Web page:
Does attachment insecurity affect the outcomes of a multidisciplinary pain management program? The association between attachment insecurity, pain, disability, distress, and the use of opioids

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Resumé

Cognitive and behavioural treatments have been shown to be effective for the management of chronic pain. However, not all patients succeed at such a treatment. Attachment insecurity has recently been proposed as an individual vulnerability factor that may have a negative impact on pain, disability, psychological distress, and compliance with treatment, resulting in a poorer outcome. Furthermore, attachment avoidance has been associated with opioid abuse. We hypothesised that attachment anxiety would be associated with higher levels of pain intensity and disability, and that both attachment dimensions would be associated with anxiety and depression. Moreover, we hypothesised that attachment avoidance would be positively associated with the use of opioids. Finally, we predicted that patients with an insecure attachment orientation would profit less from a routine pain management program. Data were collected from 72 patients referred consecutively from December 2008 to August 2009 to a 13-week pain management program at a Danish multidisciplinary pain centre. Both attachment dimensions were positively associated with anxiety and depression. Moreover, the insecurely attached patients used significantly more opioids compared to the securely attached. None of the attachment dimensions was associated with pain and disability, and the pain management program was equally effective for both the secure and insecure groups. However, the level of anxiety and depression for insecurely attached patients did not decline below a clinical level post-treatment. The present study suggests that attachment insecurity plays an important role in the context of chronic pain management. With regards to the management of pain related anxiety, depression, and the use of opioids, the current results suggests that practitioners should keep attachment insecurity in mind. (C) 2012 Elsevier Ltd. All rights reserved.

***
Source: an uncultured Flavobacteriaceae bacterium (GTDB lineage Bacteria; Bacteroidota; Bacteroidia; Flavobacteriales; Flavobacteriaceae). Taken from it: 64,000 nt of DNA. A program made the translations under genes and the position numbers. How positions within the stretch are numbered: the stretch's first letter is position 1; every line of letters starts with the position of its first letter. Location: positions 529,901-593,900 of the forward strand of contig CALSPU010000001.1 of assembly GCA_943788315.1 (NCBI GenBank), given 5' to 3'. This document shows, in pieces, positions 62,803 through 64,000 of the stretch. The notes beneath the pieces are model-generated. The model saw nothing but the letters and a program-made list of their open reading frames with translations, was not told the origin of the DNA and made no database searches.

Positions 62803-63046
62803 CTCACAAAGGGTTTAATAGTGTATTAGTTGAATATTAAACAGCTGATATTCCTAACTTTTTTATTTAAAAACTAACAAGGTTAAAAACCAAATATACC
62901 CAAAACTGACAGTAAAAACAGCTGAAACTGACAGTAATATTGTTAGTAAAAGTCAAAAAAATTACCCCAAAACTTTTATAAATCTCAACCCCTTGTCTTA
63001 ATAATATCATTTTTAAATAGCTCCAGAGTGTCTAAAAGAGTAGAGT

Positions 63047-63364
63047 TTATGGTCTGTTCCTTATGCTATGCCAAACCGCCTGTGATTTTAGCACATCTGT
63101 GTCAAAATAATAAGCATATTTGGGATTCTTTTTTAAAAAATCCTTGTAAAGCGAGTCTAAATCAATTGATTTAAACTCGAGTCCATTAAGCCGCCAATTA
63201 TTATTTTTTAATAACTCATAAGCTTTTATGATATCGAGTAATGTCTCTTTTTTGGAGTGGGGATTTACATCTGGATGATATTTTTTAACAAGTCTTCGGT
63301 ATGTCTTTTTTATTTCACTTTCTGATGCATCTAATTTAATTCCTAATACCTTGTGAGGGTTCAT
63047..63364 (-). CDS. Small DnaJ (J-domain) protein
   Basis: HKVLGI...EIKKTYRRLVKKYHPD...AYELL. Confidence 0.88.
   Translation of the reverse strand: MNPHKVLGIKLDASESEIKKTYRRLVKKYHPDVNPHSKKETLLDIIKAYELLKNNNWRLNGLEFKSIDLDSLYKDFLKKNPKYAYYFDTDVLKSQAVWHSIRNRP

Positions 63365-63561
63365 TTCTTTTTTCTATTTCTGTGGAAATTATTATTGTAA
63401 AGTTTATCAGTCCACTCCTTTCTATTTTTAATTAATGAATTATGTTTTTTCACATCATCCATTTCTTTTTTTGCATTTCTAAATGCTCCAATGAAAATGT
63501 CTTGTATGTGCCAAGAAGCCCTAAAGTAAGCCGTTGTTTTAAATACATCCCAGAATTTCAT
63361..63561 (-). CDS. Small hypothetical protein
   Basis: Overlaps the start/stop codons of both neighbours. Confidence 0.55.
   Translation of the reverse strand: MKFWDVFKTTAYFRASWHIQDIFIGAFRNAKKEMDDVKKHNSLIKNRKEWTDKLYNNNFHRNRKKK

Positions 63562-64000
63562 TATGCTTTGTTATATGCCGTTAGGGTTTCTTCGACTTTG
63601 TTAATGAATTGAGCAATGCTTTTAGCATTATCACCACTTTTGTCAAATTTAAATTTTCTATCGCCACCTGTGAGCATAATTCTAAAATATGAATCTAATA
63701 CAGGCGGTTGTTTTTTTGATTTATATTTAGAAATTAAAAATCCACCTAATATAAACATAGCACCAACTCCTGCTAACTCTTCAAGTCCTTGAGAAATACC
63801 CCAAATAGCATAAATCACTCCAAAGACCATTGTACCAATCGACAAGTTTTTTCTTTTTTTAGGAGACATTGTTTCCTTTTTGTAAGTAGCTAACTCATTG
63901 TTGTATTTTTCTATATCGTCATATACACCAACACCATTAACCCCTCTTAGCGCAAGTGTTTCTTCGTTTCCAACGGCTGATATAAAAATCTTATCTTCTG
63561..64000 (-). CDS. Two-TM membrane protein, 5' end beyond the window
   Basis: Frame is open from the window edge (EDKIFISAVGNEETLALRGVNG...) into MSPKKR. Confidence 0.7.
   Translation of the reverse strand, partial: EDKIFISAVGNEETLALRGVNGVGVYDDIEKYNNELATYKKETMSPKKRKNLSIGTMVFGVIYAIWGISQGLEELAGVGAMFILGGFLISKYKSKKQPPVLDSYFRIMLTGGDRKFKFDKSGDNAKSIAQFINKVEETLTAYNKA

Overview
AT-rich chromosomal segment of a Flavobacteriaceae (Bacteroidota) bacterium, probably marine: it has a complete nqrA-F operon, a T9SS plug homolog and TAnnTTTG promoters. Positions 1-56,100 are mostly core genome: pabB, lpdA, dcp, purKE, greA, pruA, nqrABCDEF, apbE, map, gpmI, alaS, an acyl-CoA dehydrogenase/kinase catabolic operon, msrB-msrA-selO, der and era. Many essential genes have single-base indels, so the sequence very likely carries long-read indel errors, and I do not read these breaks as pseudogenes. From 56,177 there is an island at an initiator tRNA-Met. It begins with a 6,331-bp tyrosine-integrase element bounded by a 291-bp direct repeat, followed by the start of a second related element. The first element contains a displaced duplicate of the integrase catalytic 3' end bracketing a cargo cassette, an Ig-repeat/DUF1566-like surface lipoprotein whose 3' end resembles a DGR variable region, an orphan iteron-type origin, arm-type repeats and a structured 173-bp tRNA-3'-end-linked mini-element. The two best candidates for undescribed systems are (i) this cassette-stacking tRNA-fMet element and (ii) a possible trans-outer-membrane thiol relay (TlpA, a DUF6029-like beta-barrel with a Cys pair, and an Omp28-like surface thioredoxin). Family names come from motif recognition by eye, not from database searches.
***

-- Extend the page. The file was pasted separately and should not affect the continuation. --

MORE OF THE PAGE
OriginalsprogEngelsk
TidsskriftSocial Science & Medicine
Vol/bind74
Udgave nummer9
Sider (fra-til)1461-1468
Antal sider8
ISSN0277-9536
DOI
StatusUdgivet - 2012

Citer dette